How do they work out standard scratch? Why is it even there?
For those of us who don’t understand why we have standard scratch here is an overview of why it is implemented:
First of all, standard scratch rather than Par is the measurement with which our handicaps are assessed. The basic reason for this is that some golf clubs with the same par are much harder than others because of the design and features over their 18 holes.
Congu, (the people who make the golf rules we all follow) describe standard scratch as “a measure of the playing difficulty of a golf course for a scratch golfer under normal midseason course and weather conditions”.
A number of factors come into play when deciding this, although course length is the major factor, there are another 10 “obstacle Factors” to consider :
- Green target Recoverability and Rough
- Out Of Bounds
- Extreme Rough
- Water Hazards
- Green Surface
- Physiological Elements
There are a few other factors that can affect the SSS such as: Ball Roll, Wind, Forced Lay-Ups, the number of Dog-Leg Holes and Changes in elevation.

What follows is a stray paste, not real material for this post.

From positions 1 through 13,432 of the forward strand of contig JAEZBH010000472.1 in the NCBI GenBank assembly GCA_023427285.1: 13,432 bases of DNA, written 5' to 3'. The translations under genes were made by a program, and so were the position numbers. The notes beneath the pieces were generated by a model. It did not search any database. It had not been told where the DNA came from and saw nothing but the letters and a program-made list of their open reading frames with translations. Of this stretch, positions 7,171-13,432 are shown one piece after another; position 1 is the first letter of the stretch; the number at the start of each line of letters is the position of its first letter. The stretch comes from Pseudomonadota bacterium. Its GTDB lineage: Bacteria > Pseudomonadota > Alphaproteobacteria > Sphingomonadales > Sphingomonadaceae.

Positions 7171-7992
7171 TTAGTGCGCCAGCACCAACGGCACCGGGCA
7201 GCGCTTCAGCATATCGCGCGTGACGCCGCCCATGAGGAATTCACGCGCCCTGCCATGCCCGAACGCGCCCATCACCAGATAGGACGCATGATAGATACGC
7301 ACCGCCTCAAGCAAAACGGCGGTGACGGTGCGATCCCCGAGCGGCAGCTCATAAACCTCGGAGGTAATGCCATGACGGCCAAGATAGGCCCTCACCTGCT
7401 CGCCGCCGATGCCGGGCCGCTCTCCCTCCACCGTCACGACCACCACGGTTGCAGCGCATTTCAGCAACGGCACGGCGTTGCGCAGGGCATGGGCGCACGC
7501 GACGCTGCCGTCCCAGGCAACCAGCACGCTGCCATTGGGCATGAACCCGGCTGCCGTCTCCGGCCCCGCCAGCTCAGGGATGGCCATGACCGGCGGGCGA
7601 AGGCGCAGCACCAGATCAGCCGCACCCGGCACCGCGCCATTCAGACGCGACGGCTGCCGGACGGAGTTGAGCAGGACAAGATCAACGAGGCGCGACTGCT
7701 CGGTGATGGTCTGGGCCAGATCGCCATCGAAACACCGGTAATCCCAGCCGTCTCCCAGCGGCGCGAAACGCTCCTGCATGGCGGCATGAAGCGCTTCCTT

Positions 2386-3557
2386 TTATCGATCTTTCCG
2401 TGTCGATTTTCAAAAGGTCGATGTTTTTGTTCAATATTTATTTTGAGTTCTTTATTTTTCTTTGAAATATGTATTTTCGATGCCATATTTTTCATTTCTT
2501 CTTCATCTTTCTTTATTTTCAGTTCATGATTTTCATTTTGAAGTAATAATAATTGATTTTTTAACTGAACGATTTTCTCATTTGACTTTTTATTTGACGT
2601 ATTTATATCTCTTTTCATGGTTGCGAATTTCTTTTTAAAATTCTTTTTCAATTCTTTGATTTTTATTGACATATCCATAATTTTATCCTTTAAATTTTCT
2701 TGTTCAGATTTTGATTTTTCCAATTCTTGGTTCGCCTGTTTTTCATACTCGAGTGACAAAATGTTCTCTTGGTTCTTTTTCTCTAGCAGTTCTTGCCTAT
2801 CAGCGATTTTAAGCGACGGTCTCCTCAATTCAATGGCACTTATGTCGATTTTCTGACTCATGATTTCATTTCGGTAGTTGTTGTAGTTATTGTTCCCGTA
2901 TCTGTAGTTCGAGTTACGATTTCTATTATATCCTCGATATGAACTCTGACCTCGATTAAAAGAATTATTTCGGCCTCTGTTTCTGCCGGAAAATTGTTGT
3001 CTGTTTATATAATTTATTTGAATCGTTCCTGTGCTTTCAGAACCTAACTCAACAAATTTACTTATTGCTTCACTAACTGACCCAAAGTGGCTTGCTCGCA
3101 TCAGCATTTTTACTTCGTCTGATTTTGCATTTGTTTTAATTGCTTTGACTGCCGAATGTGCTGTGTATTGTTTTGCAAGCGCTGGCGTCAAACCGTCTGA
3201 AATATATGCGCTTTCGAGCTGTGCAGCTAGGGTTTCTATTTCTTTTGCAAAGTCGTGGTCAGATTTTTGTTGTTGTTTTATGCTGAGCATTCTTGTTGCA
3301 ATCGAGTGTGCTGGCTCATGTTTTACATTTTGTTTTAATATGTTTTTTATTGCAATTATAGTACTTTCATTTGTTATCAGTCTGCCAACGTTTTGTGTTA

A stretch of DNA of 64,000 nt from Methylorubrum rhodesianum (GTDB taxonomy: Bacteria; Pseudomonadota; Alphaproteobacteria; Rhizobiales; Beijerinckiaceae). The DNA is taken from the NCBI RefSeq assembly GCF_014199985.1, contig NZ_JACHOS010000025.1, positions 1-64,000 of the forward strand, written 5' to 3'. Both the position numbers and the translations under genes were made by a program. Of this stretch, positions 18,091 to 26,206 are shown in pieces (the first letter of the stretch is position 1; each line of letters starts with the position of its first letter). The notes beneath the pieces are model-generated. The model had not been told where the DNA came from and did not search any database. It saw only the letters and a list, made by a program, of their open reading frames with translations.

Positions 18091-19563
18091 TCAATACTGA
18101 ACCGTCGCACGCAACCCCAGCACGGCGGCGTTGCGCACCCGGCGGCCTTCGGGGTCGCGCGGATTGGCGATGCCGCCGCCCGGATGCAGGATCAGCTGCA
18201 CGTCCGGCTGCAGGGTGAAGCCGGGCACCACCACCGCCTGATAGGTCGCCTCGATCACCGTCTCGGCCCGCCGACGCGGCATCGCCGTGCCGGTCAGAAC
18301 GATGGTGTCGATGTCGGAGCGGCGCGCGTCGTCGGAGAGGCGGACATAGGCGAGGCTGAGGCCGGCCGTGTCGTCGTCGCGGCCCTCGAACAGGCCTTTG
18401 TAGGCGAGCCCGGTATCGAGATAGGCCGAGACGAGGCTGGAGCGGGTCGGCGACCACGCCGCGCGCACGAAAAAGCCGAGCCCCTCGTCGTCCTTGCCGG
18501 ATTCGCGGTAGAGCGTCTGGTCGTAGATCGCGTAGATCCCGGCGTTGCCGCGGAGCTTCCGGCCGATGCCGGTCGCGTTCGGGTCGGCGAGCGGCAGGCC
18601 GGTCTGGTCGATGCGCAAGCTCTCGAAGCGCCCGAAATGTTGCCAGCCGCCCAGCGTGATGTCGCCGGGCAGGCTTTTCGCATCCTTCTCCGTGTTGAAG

The best way to explain why we use standard scratch is if you consider that par 3’s can be anywhere between 90 and 249 yards and par 4’s can be anywhere between 250 – 500 Yards. If one course has their yardages set at the upper end of these figures and another course has them set at the lower end (with the same overall par) then the longer one will clearly be much tougher.
The competition standard scratch (CSS) is the day to day variation against the SSS. It can range between one below and 3 above the SSS depending on the scores that are returned in the competition. This then takes into consideration the conditions on the day of play, so if the scores are very low then the conditions and the course were “easy” so to speak. Likewise if the conditions are very difficult and the scoring is bad then the course was obviously “tougher” than the standard scratch. This will lead to a fairer reduction or increase on people’s handicaps.